had any advantages, perhaps if they had had
advantages they mightn't have been burglars."
THROUGH THE NEWSPAPERS SHE FOUND THERE WERE MEN WHO
LIVED BY BREAKING INTO PEOPLE'S HOUSES.
EDITHA'S BURGLAR. 19
"Lessons in French and music are very ele-
vating to the mind, my dear Nixie," papa began,
in his laughing way, which was always a trial
to Editha, but suddenly he stopped, and looked
at her rather sadly.
"How old are you, Nixie ?"
"I am seven," answered Editha, "seven
years, going on eight."
"Come here, little one," he said, holding out
his strong white hand to her.
She left her chair and went to him, and he
put his arms around her, and kissed her, and
stroked her long brown hair.
Don't puzzle your little brain too much," he
said; "never mind about the burglars, Nixie."
"Well," said Editha, "I can't help thinking
about them a little, and it seems to me that
there must be, perhaps, one good burglar among
all the bad ones, and I can't help being rather
sorry for the bad ones. You see, they must
have to be up all night, and out in the rain
sometimes, and they can't help not having had
20 EDITHA'S BURGLAB.
It was strange that the first thing she heard,
when she went up to her mamma's room, was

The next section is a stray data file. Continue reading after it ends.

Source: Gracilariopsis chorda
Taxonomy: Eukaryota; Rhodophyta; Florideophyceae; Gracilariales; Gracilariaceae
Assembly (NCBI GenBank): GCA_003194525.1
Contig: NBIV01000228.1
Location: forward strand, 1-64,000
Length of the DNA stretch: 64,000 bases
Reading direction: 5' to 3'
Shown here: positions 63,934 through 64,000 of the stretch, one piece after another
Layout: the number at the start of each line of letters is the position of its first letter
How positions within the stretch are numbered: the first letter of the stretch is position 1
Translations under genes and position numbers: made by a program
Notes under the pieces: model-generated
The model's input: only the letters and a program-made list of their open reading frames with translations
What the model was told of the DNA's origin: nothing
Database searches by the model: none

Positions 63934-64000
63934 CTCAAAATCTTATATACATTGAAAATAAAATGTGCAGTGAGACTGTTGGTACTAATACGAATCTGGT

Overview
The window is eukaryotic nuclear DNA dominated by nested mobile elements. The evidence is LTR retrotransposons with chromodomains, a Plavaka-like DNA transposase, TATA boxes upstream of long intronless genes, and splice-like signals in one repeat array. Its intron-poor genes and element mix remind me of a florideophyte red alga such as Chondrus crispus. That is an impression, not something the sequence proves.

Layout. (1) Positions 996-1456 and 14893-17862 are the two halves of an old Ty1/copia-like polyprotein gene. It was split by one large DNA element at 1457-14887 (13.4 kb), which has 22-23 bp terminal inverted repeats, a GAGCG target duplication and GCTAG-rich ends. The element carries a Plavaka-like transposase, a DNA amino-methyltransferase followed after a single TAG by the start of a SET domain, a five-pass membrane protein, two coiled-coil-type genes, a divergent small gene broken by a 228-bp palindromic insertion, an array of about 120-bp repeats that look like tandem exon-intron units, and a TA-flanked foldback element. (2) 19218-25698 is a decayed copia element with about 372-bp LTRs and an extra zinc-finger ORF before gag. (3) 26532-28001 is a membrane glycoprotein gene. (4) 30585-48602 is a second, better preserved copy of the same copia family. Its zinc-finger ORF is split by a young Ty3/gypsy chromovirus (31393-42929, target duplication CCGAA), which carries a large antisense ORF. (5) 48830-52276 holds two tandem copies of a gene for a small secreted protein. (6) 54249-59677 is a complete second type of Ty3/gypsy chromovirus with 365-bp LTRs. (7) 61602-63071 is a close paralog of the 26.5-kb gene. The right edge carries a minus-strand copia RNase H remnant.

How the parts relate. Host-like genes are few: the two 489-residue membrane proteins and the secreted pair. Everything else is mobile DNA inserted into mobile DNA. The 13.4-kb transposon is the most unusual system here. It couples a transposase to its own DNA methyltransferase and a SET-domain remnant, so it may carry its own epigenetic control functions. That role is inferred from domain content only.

something about burglars.
She was very, very fond of her mamma, and
very proud of her. She even tried to take care
of her in her small way; she never disturbed
her when she was asleep, and she always helped
her to dress, bringing her things to her, button-
ing her little shoes and gloves, putting the per-
fume on her handkerchiefs, and holding her
wraps until she wanted them.
This morning, when she went into the dress-
ing-room, she found the chambermaid there be-
fore her, and her dear little mamma looking
"Ah, mem! if you please, mem!" the chamber-
maid was saying, "what a blessing it was they
didn't come here!"
"Who, Janet?" Editha asked.
The burglars, miss, that broke into Number
Eighteen last night, and carried off all the
silver, and the missus's jewelry."
"If burglars ever do break in here," said
mamma, "I hope none of us will hear them,
NEVERR MIND ABOUT THE BURGTLARS. NIXIE."
CDITHA'S BURGLA.R. :3
though it would almost break my heart to have
my things taken. If I should waken in the
night, and find a burglar in my room, I think it
would kill me, and I know I should scream,
and then there is no knowing what they might
do. If ever you think there is a burglar in the
house, Nixie, whatever you do, don't scream
or make any noise. It would be better to
have one's things stolen, than to be killed by